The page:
Iranian teachers protesting on Thursday in Hamedan.

Teachers In Iran Not Happy With Pay Increase, Vow To Continue Protests

Thursday, 12/16/2021

Rejecting a bill passed Wednesday offering some pay increases, teachers in Iran vow to continue protests if by Sunday parliament does not amend its legislation.

Teachers have been holding protests and demanding the implementation of a previous legislation, which would bring salaries and pensions in line with of other civil servants, and would benefit around 750,000 educators.

Parliament voted to appropriate a little over one trillion rials a month to finance new pay scales for teachers, but Mohammad Habibi, spokesperson of the teacher’s union said after the vote that “What was approved today in parliament was an improvisation,” not the enactment of a real pay scale.

The money approved by parliament would be added to salaries immediately, but calculated in US dollars, on average each teacher will receive just $11 dollars a month in extra pay, which would not help much in dealing with the current annual inflation rate of 45 percent. The poverty line in Iran is now around $400 a month income for a family of 3.3 people, and most teachers are getting much less than that. Even with the extra pay, around 80 percent would earn less than the minimum salary needed.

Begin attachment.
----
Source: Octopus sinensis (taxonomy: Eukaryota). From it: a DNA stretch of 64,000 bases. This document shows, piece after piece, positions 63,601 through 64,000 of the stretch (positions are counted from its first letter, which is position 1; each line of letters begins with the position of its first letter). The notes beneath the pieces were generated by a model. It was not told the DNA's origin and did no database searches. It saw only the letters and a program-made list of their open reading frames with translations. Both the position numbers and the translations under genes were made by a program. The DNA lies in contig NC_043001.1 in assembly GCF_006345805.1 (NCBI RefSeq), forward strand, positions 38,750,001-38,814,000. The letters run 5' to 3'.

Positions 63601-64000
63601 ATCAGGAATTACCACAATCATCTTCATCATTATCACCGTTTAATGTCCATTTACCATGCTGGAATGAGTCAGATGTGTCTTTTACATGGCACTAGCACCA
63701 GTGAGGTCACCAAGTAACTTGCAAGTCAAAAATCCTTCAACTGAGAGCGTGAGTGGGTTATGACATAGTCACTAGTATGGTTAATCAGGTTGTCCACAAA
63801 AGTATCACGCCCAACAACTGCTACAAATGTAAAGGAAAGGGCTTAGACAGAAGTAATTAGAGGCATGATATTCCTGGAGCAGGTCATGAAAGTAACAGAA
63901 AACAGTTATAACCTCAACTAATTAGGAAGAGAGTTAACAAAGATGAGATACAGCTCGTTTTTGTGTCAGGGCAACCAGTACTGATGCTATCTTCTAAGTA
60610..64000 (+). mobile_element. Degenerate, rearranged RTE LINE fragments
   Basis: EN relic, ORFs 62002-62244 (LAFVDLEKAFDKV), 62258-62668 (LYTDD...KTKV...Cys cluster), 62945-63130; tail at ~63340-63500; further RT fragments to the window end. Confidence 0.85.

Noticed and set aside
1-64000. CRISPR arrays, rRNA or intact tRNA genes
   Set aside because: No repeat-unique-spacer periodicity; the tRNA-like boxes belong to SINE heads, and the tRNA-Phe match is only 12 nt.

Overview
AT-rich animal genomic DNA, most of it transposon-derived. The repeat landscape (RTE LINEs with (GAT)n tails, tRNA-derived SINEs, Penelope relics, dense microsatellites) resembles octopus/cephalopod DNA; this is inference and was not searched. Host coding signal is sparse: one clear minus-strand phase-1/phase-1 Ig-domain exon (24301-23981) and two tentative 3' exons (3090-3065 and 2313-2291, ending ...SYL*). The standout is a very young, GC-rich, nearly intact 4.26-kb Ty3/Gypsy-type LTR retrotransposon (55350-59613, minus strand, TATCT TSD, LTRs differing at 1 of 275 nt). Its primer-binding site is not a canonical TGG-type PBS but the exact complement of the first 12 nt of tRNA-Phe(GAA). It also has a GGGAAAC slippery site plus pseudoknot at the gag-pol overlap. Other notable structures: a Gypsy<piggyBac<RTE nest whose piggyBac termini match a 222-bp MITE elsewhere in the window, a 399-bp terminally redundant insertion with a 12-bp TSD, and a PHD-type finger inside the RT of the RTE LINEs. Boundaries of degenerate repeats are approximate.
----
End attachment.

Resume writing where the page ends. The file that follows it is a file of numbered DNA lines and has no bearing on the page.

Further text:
Food prices have risen by more than 60 percent this year, on top of high inflation in the previous three years. Government figures released in recent days showed that prices for 83 percent of basic food staples have reached a critical level. People living on salaries have cut back on consumption of nutritious food, such as meat, fruits and dairy products.

What seems to have prompted parliament to act quickly was a nationwide protest of tens of thousands of teachers on Monday [Dec. 13]. With rising pieces and growing poverty, the government is sensitive to new protests, concerned that any economic grievance can trigger general nationwide unrest, similar to bloody protests in November 2019, when security forces killed hundreds of unarmed people.

Tehran is also engaged in nuclear talks with world powers in Vienna and any large protests might weaken its position in the negotiations, that from Iran’s perspective is aimed at removing US economic sanctions that have battered its economy since 2018, when former president Donald Trump withdrew from the Obama-era nuclear agreement known as JCPOA.

On Thursday, hundreds of teachers demonstrated in the western city of Hamedan, rejecting parliament’s decision. They also demand the release of union activists arrested over the years and charged with a variety of security offenses. They are practically political prisoners, like many journalists and civil society activists, who do not receive a fair trial and are accused of trying to overthrow the regime.

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